I went there, ready with my basic, broken Korean. Being a fan girl, I obviously ended up learning how to read, write and speak Korean Language. So, communicating wasn’t a big deal for me (unless they started talking to me in long sentences). Koreans do not speak English. Don’t even try approaching them asking ‘Excuse Me’. Mama did, and the young lady walked away covering her face.I do not know how to say any of their currencies (eg 1,000 won) in Korean. So, I usually ask them in Korean, and they will either show it with their fingers or calculator.During my stay there, I was asked several times whether I am a university student there or not, and how on Earth do I know how to speak their language. I also amused a couple of people with my ability to write Hanggeul. Lol! Yes, I was proud back there. Hahaha!
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    Alright, back to my main objective! I’ll provide you several phrases that will help you there – just print this out and you’re good to goHi – An-nyeong-ha-se-yo
    Thank You – Kam-sa-ham-ni-da
    Excuse me
    (when grabbing attention) – Cho-gi-yo
    One moment please/Wait a minute – Jam-shi-man-yo
    or Cham-kan-man-yo
    How much? (asking for price) – eol-ma-a-yo? (eol – pronounced as ‘ol’; a – pronounced just like the letter ‘a’)
    Where is ___? ___ nun oe-di is-seo-yo?
    This
    e-go (you may say ‘e-go eol-ma-a-yo?’ when asking ‘How much is this?’)
    One banana juice please – Banana juice han-kae ju-se-yo (replace banana juice with whatever you want, ‘han’ means one, ju-se-yo means please) *
    Do you have ___? – ___ is-seo-yo?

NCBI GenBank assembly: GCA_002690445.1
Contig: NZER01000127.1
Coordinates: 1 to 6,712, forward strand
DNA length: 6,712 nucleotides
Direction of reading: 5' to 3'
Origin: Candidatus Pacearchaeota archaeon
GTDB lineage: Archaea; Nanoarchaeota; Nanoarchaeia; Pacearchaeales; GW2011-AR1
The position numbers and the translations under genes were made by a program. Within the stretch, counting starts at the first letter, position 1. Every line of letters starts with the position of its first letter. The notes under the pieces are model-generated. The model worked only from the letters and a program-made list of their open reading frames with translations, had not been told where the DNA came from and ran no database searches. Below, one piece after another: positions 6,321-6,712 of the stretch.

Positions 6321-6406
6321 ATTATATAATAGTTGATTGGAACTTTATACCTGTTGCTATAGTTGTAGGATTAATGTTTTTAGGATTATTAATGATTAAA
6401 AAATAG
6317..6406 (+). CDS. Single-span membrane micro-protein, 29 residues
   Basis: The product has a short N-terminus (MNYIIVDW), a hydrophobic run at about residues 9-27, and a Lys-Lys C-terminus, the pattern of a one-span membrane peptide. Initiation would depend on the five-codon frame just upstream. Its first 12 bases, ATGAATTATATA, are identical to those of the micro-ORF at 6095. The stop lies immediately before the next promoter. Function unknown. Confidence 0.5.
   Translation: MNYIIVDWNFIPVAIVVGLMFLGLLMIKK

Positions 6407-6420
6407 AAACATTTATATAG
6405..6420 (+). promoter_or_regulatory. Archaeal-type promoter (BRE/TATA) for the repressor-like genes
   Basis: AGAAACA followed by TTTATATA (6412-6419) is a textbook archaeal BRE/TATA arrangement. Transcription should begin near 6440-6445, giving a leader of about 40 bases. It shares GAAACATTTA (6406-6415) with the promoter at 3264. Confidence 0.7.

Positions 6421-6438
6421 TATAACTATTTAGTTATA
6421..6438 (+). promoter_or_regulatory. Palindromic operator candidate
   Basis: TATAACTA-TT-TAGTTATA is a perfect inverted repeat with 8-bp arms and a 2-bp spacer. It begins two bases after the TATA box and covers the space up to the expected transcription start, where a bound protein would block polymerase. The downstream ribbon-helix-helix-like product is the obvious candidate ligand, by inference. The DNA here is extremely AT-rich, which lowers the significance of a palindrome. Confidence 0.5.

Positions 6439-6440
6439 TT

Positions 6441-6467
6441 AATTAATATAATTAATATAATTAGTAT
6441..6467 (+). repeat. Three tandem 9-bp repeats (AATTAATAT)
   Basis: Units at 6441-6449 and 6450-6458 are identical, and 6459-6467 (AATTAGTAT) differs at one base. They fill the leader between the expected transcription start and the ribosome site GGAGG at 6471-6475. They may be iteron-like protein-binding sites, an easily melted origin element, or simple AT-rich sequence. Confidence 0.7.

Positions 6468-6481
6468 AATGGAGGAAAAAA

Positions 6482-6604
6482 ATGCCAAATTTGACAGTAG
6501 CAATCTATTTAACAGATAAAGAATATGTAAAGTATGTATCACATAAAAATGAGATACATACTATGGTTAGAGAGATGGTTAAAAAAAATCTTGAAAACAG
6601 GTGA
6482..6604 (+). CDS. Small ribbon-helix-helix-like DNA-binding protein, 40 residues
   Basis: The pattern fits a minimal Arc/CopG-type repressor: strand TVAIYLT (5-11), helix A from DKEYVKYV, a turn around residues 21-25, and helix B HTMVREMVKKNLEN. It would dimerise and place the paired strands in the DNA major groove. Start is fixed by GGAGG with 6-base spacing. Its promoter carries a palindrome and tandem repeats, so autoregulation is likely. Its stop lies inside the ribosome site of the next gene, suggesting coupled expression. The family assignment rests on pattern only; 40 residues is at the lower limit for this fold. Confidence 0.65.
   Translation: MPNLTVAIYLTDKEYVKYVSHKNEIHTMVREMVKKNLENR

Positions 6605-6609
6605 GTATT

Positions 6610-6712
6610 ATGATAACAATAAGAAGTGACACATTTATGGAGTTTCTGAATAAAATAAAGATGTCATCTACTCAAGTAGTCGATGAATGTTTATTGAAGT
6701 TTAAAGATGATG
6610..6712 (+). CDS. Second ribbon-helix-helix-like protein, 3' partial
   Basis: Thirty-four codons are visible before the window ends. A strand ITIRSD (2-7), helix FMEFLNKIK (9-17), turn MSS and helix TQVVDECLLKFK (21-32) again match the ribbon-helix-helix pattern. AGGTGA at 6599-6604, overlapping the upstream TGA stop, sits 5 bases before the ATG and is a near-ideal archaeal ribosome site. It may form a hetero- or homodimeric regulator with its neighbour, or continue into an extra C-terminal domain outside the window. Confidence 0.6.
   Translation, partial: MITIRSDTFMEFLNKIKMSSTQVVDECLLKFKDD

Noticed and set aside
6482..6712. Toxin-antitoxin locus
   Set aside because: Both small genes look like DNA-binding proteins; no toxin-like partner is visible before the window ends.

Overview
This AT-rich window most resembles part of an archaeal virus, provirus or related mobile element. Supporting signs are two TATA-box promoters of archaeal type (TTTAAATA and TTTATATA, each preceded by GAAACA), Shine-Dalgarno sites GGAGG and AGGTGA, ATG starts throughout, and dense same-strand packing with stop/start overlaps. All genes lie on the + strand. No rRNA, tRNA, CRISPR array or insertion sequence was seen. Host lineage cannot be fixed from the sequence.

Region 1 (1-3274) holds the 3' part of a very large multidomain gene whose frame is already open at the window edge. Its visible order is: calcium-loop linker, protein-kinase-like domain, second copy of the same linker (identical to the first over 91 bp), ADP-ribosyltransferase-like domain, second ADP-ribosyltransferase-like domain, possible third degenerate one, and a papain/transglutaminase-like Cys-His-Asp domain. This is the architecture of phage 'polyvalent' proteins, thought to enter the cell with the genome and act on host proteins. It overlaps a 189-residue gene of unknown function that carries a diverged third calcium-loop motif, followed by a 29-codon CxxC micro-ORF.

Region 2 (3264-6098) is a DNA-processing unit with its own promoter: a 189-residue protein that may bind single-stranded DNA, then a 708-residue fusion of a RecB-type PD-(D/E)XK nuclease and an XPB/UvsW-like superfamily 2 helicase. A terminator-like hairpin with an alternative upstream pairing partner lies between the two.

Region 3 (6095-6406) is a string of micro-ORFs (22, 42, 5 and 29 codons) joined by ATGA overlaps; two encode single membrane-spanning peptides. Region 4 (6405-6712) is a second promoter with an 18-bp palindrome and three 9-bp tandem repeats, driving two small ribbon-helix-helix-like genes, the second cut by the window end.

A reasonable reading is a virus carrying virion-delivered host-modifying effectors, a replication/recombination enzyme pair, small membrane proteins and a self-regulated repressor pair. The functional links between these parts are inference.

Don’t have – eob-seo-yo
    Yes – Ne/Ye
    No – A-ni-yo
    Do you speak English? – Yeong-o hal-su is-seo-yo?

    * you may download korean language app for numbers
    Quick note – ‘yo’ at the end of these sentences is necessary, otherwise it will seem like you’re talking rudely to them.

    It’s not necessary to memorize this, but just incase, do print this part out. Trust me, even ‘Engrish’ is hard for them to understand.

  • Subway app
    Since we only made use of the subway, a subway app is the most important one you should have. For android users – search for Subway made by Broong Inc (or click here if you’re reading this using your phone). This app lets you choose your departing station and arriving station, tells you how many stops and which station to get off from if you have to transfer, and the nearest transfer doors and what not.The subway itself is easy to use as long as you know where to go. They do show station name in English both at the station and in the subway. But bear in mind, there are several stations with the same name (different spelling in Korean Hanggeul) because we did get lost. So make sure you know which subway line your destination is at!

Checklist:
Book accommodation and save their phone number
Make sure you decide whether you want an airport pick up or not
Rent a phone (at the airport)
Get an M Pass
Bring enough Korean Won
Learn basic Korean because it helps a lot!
Download Subway app

And you’re good to go! Will be back with posts on where to go and what to eat.

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3 comments

    1. i cant exactly tell because most of the time, my trip was sponsored by my sister. but if you use budget airlines, and find affordable guest houses, you can save a lot. also make sure to do a lot of research on where to stay, where to eat, what to do. it will save you a lot of time and cash. 🙂